NXP Airs Software-Defined RadioApril 4, 2017
Author: Tom R. Halfhill
NXP’s first QorIQ LA-series chip has programmable baseband engines that can perform Layer 1 and Layer 2 network processing in software, so it’s adaptable to multiple communications standards. Along with its enhanced packet acceleration, the new LA1575 has enough horsepower to serve in multiple roles, including next-generation Wi-Fi routers, 5G cellular radios, and mixed wired/wireless applications, such as fixed-wireless nodes in neighborhood fiber-optic networks.
Designed primarily for residential and small-business Internet gateways, enterprise access points, and fixed-wireless applications, the LA1575 will be available in dual- and quad-core variants. Both models have ARM Cortex-A53 CPUs, and their target clock frequency is 1.4–1.6GHz. Although NXP is withholding many specifications for now, the most important new features are a programmable vector engine for Layer 1 processing, enhanced accelerators for Layer 2 processing, and an integrated RFIC interface with analog-to-digital and digital-to-analog converters (ADCs/DACs).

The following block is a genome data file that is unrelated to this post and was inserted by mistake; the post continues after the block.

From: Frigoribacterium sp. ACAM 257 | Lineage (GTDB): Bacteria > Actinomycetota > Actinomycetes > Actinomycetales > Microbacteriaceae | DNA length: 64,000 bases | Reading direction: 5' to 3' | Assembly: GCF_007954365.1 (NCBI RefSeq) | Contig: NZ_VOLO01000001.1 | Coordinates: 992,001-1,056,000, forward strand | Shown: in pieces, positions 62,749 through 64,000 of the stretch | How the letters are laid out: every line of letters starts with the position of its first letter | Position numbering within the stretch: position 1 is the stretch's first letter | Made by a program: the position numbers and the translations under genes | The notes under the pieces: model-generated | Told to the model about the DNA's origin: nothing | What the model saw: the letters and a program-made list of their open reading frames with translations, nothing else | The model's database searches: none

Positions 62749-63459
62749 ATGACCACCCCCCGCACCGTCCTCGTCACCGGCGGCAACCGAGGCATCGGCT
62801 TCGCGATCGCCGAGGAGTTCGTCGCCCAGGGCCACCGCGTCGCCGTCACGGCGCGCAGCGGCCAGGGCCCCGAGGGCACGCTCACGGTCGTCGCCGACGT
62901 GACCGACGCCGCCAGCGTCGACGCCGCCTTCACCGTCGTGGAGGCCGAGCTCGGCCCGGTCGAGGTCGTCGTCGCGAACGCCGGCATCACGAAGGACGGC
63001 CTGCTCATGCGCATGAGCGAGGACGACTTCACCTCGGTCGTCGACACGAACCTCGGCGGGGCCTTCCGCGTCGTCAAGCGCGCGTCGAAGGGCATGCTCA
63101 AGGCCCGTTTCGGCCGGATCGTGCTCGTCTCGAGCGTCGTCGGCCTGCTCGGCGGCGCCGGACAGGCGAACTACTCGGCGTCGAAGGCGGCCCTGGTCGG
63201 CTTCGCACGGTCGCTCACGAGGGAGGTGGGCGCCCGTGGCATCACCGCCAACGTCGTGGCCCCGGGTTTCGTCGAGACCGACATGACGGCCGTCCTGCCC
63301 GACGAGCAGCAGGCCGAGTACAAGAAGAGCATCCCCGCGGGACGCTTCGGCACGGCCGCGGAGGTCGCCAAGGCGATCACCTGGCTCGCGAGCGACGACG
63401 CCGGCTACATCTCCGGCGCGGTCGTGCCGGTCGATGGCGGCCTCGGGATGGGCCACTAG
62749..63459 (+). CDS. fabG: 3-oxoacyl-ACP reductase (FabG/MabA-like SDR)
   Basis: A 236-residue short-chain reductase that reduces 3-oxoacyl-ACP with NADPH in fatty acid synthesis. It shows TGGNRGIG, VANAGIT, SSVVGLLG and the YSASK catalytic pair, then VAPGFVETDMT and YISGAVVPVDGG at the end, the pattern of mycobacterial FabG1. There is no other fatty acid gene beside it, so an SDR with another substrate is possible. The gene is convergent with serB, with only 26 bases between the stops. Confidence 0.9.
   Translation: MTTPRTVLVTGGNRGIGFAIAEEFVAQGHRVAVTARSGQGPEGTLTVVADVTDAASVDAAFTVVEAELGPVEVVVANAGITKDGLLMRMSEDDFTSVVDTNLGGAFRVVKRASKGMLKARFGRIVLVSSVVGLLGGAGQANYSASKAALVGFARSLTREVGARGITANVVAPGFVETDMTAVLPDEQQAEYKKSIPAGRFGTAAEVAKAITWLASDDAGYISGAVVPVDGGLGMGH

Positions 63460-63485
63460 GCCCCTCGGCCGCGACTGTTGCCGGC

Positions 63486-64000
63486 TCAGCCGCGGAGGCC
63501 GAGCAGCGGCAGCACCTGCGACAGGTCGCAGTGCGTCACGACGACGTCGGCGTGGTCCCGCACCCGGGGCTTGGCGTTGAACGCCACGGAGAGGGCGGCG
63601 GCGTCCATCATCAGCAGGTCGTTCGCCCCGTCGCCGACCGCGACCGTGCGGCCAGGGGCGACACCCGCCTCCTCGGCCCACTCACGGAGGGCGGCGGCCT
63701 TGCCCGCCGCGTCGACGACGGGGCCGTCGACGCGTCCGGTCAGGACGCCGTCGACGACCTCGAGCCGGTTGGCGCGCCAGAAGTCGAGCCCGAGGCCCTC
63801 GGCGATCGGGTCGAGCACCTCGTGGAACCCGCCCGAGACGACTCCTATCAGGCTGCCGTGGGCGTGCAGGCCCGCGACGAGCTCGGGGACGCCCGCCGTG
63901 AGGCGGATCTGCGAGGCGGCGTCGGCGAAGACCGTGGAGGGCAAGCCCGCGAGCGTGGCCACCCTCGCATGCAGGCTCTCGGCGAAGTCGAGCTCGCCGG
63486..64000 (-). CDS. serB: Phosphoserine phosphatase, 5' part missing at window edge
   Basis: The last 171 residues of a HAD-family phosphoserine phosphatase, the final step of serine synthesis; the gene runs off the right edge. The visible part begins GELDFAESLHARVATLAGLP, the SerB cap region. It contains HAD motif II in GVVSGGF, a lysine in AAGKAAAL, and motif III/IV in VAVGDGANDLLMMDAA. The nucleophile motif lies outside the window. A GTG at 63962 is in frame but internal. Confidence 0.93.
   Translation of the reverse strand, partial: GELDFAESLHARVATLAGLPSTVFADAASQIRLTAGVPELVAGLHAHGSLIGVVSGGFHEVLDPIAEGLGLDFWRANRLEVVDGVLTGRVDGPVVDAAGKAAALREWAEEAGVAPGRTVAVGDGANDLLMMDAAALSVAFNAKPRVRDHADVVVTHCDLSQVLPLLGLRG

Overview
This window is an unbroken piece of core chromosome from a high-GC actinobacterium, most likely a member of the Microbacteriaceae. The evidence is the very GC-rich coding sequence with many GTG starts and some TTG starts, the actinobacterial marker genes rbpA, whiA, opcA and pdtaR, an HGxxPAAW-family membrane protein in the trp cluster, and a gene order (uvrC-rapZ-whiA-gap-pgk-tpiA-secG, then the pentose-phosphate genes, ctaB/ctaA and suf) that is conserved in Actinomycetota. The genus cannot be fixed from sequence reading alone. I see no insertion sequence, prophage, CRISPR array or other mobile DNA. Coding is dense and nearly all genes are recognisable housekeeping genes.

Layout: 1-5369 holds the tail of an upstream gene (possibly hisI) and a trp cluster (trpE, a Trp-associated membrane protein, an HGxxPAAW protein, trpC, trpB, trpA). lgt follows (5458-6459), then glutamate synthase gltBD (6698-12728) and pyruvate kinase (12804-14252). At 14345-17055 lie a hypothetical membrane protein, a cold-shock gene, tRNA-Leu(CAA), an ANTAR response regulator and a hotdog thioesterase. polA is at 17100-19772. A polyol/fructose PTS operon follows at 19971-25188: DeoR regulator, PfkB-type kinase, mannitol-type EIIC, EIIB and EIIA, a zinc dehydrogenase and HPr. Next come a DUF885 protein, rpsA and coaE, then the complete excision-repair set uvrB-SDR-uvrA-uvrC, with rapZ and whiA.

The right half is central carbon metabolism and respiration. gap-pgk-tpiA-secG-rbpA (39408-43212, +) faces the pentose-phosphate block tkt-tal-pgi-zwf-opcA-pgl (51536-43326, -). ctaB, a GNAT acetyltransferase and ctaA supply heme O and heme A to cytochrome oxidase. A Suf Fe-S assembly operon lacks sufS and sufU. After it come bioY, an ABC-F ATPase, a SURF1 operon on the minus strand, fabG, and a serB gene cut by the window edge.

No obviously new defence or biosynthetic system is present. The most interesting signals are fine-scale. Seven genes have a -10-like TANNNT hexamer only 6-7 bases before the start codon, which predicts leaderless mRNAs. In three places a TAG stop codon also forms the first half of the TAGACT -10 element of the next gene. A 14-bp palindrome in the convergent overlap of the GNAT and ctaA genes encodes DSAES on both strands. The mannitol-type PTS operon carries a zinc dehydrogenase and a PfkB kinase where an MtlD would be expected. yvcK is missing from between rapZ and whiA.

The LA1575 doesn’t fit neatly into existing product categories. General-purpose embedded processors, including most other QorIQ products, require external chips to perform the physical-layer (PHY) and media-access-control (MAC) functions in Layer 1 and Layer 2, respectively. Wireless-base-station processors, including QorIQ Qonverge, integrate general-purpose CPUs with DSP cores to perform the cellular-baseband functions. The LA1575 integrates ARM CPUs with programmable baseband engines that support various wireless protocols, not just cellular.
Although this concept—known as software-defined radio—isn’t new, it’s unique in a product that otherwise is a general-purpose embedded processor. The LA1575 is scheduled to begin sampling this month and begin volume production in early 2018.
Subscribers can view the full article in the Microprocessor Report.
Subscribe to the Microprocessor Report and always get the full story!